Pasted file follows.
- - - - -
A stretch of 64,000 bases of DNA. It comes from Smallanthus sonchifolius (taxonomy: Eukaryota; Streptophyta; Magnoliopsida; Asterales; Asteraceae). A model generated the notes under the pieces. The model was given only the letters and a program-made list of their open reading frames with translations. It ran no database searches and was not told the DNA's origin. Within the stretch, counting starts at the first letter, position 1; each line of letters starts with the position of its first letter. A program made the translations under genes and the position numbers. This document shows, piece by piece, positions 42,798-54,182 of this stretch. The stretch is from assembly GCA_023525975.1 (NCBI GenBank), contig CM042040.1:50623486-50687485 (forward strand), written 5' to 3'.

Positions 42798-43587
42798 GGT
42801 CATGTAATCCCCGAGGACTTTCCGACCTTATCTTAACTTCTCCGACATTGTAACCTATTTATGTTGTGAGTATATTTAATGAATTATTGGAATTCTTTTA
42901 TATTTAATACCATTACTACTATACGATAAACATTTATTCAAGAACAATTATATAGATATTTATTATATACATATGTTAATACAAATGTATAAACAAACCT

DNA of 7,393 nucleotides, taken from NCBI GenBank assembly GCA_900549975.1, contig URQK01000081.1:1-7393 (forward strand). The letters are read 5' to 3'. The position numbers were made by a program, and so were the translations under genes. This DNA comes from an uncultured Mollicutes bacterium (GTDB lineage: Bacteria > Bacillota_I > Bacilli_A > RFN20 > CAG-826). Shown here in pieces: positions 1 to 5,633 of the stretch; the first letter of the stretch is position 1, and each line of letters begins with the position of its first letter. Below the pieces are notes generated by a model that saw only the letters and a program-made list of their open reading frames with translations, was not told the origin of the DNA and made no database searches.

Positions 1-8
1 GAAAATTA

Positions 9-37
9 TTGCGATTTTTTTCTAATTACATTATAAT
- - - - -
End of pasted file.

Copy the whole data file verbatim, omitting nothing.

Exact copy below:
A stretch of 64,000 bases of DNA. It comes from Smallanthus sonchifolius (taxonomy: Eukaryota; Streptophyta; Magnoliopsida; Asterales; Asteraceae). A model generated the notes under the pieces. The model was given only the letters and a program-made list of their open reading frames with translations. It ran no database searches and was not told the DNA's origin. Within the stretch, counting starts at the first letter, position 1; each line of letters starts with the position of its first letter. A program made the translations under genes and the position numbers. This document shows, piece by piece, positions 42,798-54,182 of this stretch. The stretch is from assembly GCA_023525975.1 (NCBI GenBank), contig CM042040.1:50623486-50687485 (forward strand), written 5' to 3'.

Positions 42798-43587
42798 GGT
42801 CATGTAATCCCCGAGGACTTTCCGACCTTATCTTAACTTCTCCGACATTGTAACCTATTTATGTTGTGAGTATATTTAATGAATTATTGGAATTCTTTTA
42901 TATTTAATACCATTACTACTATACGATAAACATTTATTCAAGAACAATTATATAGATATTTATTATATACATATGTTAATACAAATGTATAAACAAACCT

DNA of 7,393 nucleotides, taken from NCBI GenBank assembly GCA_900549975.1, contig URQK01000081.1:1-7393 (forward strand). The letters are read 5' to 3'. The position numbers were made by a program, and so were the translations under genes. This DNA comes from an uncultured Mollicutes bacterium (GTDB lineage: Bacteria > Bacillota_I > Bacilli_A > RFN20 > CAG-826). Shown here in pieces: positions 1 to 5,633 of the stretch; the first letter of the stretch is position 1, and each line of letters begins with the position of its first letter. Below the pieces are notes generated by a model that saw only the letters and a program-made list of their open reading frames with translations, was not told the origin of the DNA and made no database searches.

Positions 1-8
1 GAAAATTA

Positions 9-37
9 TTGCGATTTTTTTCTAATTACATTATAAT